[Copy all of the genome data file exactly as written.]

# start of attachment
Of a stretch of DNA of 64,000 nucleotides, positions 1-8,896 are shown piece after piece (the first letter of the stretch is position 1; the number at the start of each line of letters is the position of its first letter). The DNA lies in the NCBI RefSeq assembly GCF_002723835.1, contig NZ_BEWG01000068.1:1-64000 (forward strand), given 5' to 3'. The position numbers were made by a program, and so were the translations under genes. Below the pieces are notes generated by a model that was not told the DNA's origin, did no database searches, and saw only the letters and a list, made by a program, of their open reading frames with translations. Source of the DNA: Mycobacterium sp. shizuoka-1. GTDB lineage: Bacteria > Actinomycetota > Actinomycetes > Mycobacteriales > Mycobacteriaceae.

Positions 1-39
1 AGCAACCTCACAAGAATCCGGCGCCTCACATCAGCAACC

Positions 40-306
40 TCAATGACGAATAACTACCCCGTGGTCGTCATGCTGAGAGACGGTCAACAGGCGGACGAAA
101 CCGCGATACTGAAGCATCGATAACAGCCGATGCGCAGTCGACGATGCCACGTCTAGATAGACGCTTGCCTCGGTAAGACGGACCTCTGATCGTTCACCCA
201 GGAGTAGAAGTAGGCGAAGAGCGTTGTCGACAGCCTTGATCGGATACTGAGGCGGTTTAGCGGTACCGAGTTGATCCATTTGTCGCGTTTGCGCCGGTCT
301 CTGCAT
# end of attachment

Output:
Of a stretch of DNA of 64,000 nucleotides, positions 1-8,896 are shown piece after piece (the first letter of the stretch is position 1; the number at the start of each line of letters is the position of its first letter). The DNA lies in the NCBI RefSeq assembly GCF_002723835.1, contig NZ_BEWG01000068.1:1-64000 (forward strand), given 5' to 3'. The position numbers were made by a program, and so were the translations under genes. Below the pieces are notes generated by a model that was not told the DNA's origin, did no database searches, and saw only the letters and a list, made by a program, of their open reading frames with translations. Source of the DNA: Mycobacterium sp. shizuoka-1. GTDB lineage: Bacteria > Actinomycetota > Actinomycetes > Mycobacteriales > Mycobacteriaceae.

Positions 1-39
1 AGCAACCTCACAAGAATCCGGCGCCTCACATCAGCAACC

Positions 40-306
40 TCAATGACGAATAACTACCCCGTGGTCGTCATGCTGAGAGACGGTCAACAGGCGGACGAAA
101 CCGCGATACTGAAGCATCGATAACAGCCGATGCGCAGTCGACGATGCCACGTCTAGATAGACGCTTGCCTCGGTAAGACGGACCTCTGATCGTTCACCCA
201 GGAGTAGAAGTAGGCGAAGAGCGTTGTCGACAGCCTTGATCGGATACTGAGGCGGTTTAGCGGTACCGAGTTGATCCATTTGTCGCGTTTGCGCCGGTCT
301 CTGCAT